[…] article in UK’s Techcrunch on what is the definition of a […]

  • http://1daylater.com/ David King

    Being part of a pre-startup, I know where I am in the world in that we’re still in the RnD phase, haven’t decided whether we’re applying for funding, have no clients (but a few lined up for launch) – things are very much black and white at this point.

    For me, I’d say we’d be a startup from the launch up until one of two stages:

    1) When the business has been truly established – ie we know our market position, marketing methods are in place, support systems etc AND we’re earning enough money from our clients to be autonomous.

    2) When enough time has passed (say 2 years) – If we’re NOT established at this point then I’d say we’re a “changling” company or in trouble.

    A company simply cannot be a “startup” after 9 years, if they’re surviving and existing at this point then they’re a straight up company – Regardless of whether they’re out of “beta”, have achieved their goals or are still using up VC funding. Maybe they’re new value comes from innovation or spin-offs, maybe they’re a quango and don’t know it but I would feel ashamed to call myself a startup after such a long time!

    Nice article – might see if I have anything to contribute too :-)

  • http://uk.techcrunch.com/2009/08/06/write-a-guest-post-for-techcrunch-europe-this-summer/ Write a guest post for TechCrunch Europe this Summer

    […] preferably exclusive to TC Europe – written by people on the tech scene in Europe. Here’s an example. If you’d like to contribute get in touch. One email, pitch us the idea for a post in one […]

  • http://www.newsjacker.co.uk/media/write-a-guest-post-for-techcrunch-europe-this-summer/ Write a guest post for TechCrunch Europe this Summer 

    […] exclusive to TC Europe – written by people on the tech scene in Europe. Here’s an example. If you’d like to contribute get in touch. One email, pitch us the idea for a post in one […]

  • http://www.freddestin.com Fred Destin

    This is a semantic debate … a bit like wondering whether we should drop the word “digital” from digital media.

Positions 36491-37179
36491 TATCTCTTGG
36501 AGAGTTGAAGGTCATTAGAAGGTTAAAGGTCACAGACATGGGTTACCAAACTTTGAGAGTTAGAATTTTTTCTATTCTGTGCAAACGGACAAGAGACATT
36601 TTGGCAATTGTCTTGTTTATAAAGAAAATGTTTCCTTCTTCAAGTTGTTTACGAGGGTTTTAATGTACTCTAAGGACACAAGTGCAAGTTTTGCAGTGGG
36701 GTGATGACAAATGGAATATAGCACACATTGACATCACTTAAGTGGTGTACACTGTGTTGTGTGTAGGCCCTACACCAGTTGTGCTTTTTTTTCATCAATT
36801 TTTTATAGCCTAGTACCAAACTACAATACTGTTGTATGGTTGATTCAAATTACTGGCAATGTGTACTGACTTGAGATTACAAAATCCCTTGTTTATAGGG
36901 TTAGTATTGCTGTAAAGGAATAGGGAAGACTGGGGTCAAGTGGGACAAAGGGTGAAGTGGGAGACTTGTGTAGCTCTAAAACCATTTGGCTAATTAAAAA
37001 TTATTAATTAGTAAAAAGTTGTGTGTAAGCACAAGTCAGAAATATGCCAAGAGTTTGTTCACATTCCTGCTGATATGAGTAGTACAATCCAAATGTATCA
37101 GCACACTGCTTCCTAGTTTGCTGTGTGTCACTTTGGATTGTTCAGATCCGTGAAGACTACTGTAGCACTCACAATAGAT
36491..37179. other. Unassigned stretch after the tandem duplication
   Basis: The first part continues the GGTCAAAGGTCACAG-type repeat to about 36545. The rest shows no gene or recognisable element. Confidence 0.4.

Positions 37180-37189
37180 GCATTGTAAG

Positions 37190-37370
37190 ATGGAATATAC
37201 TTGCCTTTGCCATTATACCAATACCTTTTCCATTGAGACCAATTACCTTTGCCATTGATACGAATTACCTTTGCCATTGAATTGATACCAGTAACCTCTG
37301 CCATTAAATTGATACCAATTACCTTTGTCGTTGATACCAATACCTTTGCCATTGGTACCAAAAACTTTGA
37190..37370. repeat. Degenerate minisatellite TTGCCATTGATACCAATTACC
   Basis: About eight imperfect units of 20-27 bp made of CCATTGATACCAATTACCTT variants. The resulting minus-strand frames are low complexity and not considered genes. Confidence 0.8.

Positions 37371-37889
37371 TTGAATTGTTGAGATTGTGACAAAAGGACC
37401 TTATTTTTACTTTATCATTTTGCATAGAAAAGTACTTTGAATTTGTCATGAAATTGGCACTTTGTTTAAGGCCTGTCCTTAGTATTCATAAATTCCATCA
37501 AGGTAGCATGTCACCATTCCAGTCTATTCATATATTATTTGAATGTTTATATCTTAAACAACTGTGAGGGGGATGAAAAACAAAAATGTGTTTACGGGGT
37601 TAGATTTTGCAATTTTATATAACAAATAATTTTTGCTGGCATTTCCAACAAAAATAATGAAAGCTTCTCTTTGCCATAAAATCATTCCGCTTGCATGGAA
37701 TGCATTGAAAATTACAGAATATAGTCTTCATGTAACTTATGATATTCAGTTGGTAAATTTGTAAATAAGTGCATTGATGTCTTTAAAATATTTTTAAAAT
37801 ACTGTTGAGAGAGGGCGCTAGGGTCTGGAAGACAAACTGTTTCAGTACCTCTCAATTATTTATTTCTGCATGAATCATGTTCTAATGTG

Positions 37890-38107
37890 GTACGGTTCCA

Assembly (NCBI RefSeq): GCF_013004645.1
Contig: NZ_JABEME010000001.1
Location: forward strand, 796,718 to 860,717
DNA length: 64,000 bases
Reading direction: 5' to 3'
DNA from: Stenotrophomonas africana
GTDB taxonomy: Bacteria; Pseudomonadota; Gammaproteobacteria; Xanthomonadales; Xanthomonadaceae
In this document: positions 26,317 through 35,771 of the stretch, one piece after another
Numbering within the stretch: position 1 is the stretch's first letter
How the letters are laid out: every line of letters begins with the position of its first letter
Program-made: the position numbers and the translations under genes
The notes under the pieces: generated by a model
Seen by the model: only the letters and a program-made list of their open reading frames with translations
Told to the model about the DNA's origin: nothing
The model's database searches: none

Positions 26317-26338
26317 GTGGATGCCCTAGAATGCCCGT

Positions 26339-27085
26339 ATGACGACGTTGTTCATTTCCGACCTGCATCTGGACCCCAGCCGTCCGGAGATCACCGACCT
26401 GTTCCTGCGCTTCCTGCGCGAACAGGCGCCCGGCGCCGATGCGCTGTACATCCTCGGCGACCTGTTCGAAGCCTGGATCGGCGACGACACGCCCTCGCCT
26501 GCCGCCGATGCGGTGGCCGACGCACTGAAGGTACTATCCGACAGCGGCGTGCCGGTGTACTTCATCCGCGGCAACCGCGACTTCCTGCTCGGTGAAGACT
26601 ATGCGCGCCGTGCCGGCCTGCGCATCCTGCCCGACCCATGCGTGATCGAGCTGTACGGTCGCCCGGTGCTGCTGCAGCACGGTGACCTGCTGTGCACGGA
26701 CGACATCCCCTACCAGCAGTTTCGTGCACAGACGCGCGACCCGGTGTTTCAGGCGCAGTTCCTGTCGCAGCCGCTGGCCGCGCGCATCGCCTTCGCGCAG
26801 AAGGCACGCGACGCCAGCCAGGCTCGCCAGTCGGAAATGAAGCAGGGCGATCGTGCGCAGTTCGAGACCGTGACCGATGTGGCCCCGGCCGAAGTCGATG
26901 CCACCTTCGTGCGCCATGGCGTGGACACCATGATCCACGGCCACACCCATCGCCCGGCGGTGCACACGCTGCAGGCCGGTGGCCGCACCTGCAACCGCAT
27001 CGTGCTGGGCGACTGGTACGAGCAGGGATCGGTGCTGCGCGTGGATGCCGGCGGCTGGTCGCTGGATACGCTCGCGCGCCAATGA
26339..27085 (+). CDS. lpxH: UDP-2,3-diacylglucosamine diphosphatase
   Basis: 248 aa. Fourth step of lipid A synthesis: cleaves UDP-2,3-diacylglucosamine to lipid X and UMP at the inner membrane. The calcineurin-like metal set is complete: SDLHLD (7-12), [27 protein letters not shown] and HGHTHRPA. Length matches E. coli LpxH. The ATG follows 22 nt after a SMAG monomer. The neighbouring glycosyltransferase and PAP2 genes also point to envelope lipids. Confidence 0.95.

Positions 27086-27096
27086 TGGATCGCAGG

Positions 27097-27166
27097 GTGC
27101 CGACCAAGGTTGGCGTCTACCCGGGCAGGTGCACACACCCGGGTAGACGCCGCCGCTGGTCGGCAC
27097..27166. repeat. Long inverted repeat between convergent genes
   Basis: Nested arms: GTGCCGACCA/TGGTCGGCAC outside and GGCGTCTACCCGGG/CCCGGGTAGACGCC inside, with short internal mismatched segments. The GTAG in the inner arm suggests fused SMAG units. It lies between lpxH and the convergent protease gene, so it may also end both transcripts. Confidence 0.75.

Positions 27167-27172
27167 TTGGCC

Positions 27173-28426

To me, startup is a state of mind.

    Seatwave is a mature company, yet it’s a startup. So are DailyMotion or Zoopla. They are scrappy, fast and paranoid.

    So you can have startup companies that are at seed stage, build stage, expansion or acceleration stage, and still be startups.

    I will continue to use that word as an alternative to company with the positive connotation I associate with the word. I fund startups !

  • http://stradbrokeadvisors.com Inmaculada Martinez

    Thanks Fred, now we’re getting there.

    So perhaps the market should talk about “companies in startup phase” and take this as an adjective to imply either the “state of mind” of their management – scrappy, fast, paranoid (this one made me jump), or the early formation of their business governance and activities.

    I think it is fair to define it as a “phase” because running a business, growing a company is a “path in motion”, it is an active, not a passive activity and so transformation and change (all movement forces) are a key element of their composition as living organisms.

  • http://inmamartinez.wordpress.com/2009/08/13/i-am-a-vc-and-im-40-years-old-or-how-some-investors-are-revealing-the-mac-side-of-their-doings/ “I am a VC and I’m 40 years old” – or how some investors are revealing the Mac side of their doings « INMA MARTINEZ

    […] are somewhat grassroots, not just the cool ones that everyone wants to attend. They care – “I invest in startups, not companies!”, Fred Destin voiced last week, or today, the other Fred, Mr Wilson of New York City, “I do my […]

blog comments powered by Disqus